Economic Recovery Measures
President Obama has just proposed a fee on financial firms, stating his commitment “to recover every single dime the American people are owed.” The measure, called the Financial Crisis Responsibility Fee, will only apply to the largest firms with over $50 billion in assets. The White House expects it to raise $117 billion over 12 years and $90 billion over the next ten.
The Financial Crisis Inquiry Commission, which was established to examine the causes of the economic and financial crisis, kicked off the first day of its first hearing today. The witnesses on the main panel today were the chairmen and CEOs of Goldman Sachs, JP Morgan & Chase, Morgan Stanley, and Bank of America. Commissioner statements and testimony can be seen here.
The Federal Reserve announced, this morning, that it will transfer $46.1 billion in FY2009 profits over to the Treasury, higher than the $31.7 billion in 2008 profits (Thanks to Donald Marron for pointing this out). The Fed reported that the increase in profits was due largely to earnings on additional securities holdings.
On January 8, the FDIC reported that it has taken over an additional bank (Horizon Bank) for a cost to the FDIC of about $540 billion. This brings the total number of failed banks since the beggning of 2008 to 167.
Laura Tyson, a former chair of President Clinton’s Council of Economic Advisers, warned in a Bloomberg op-ed this morning that cutting back on fiscal stimulus too early might undermine the economic recovery, but that deficit reduction will be a necessity when the economy recovers. According to Tyson:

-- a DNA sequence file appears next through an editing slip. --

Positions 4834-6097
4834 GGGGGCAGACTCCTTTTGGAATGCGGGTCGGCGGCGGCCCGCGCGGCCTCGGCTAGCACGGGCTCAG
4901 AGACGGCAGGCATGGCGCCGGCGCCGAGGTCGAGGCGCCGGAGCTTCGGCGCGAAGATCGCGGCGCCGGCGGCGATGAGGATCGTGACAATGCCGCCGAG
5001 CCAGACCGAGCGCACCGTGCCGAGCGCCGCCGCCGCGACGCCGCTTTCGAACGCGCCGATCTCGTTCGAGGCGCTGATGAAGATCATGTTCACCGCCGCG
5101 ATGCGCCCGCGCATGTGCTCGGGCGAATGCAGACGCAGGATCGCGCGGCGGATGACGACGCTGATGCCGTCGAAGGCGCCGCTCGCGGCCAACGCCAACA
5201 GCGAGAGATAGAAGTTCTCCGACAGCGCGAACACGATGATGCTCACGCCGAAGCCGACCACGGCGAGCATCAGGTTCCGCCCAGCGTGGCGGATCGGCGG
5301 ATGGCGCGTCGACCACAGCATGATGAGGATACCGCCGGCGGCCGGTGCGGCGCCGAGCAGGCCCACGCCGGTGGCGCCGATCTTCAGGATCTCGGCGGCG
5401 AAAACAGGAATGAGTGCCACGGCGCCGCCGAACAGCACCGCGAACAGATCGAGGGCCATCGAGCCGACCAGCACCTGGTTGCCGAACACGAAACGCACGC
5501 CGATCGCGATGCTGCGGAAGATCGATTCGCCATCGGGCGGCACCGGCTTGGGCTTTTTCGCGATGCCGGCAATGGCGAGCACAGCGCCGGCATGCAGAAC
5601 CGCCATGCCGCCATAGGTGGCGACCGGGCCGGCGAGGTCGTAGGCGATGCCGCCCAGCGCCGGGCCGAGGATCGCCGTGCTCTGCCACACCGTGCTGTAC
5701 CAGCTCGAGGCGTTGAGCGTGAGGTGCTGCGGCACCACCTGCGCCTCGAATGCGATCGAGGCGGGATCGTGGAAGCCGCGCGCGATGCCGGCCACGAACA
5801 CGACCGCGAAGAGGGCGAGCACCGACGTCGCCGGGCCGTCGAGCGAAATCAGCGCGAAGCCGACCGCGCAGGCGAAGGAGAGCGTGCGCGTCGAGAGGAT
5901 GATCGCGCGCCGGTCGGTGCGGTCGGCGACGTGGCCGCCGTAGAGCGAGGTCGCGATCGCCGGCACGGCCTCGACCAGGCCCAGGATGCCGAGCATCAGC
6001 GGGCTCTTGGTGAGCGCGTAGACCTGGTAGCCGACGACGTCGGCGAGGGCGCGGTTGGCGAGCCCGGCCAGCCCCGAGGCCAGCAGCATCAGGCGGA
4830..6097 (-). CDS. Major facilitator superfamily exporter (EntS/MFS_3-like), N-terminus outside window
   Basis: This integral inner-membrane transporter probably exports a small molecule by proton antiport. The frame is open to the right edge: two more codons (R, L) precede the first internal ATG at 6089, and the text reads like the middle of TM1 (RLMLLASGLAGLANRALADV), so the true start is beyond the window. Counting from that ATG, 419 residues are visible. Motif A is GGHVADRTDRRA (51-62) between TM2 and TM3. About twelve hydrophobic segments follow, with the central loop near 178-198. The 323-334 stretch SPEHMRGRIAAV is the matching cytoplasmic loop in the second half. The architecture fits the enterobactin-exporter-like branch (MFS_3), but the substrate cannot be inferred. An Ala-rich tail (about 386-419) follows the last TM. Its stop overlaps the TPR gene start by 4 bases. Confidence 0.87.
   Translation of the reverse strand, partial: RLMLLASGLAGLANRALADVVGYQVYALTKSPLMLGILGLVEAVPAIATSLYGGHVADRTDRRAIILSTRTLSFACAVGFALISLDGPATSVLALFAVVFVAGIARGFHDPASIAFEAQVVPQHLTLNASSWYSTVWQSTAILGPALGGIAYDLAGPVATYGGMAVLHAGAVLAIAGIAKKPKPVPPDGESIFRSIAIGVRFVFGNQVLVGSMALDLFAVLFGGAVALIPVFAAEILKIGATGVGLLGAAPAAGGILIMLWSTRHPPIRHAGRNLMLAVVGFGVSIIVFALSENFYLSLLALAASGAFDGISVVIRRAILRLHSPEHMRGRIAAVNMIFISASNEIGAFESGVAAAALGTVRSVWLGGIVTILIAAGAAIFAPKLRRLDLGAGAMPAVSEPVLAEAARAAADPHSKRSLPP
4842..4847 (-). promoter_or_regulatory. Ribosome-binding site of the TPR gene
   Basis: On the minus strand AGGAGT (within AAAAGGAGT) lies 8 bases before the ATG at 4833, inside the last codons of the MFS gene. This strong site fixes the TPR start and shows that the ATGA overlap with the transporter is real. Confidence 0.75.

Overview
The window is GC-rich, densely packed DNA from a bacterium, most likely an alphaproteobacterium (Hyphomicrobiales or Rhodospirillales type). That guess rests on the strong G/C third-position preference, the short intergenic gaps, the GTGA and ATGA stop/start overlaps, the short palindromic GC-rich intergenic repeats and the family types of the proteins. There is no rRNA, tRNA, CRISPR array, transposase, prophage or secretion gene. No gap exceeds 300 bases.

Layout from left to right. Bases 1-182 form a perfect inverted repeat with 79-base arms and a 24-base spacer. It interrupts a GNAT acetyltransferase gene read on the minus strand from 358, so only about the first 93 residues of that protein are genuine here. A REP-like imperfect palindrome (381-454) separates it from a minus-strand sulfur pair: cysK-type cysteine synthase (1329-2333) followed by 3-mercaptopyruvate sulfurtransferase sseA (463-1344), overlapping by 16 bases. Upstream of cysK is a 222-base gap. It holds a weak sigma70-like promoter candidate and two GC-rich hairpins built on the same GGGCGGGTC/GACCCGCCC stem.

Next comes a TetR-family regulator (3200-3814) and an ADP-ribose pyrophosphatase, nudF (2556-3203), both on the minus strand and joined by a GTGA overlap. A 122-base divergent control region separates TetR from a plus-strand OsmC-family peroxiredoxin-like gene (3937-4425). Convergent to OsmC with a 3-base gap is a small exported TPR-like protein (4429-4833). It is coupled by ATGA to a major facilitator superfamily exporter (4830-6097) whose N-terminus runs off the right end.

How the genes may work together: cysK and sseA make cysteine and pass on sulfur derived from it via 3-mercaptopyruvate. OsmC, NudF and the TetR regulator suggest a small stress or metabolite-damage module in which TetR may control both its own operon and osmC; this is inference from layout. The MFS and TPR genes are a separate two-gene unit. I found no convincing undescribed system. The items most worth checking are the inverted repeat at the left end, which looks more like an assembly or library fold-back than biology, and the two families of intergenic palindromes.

We hope all of our readers had very happy holidays. Now that we are back from our vacation, there is a lot to report on regarding congressional actions right before the holidays, as well as expected actions once they return.
In a blog post earlier this week, Stan Collender presented a laundry list of suggestions about how deficit hawks can be more effective. As a proud member of that group, we welcome Stan’s advice. Having reviewed the list, we were pleased to find that we already are doing everything that Stan wanted. We’re not sure who Stan is writing about, but it’s obviously not us.
This afternoon, the House passed a $154 billion economic aid package. Below we have listed the major spending areas within the bill:
The IRS has agreed to give up billions in tax money in exchange for Citigroup’s repurchase of $20 billion of its assets held by TARP. In a notice released on Friday, the IRS will exempt up to $38 billion in future Citi profits from taxable income.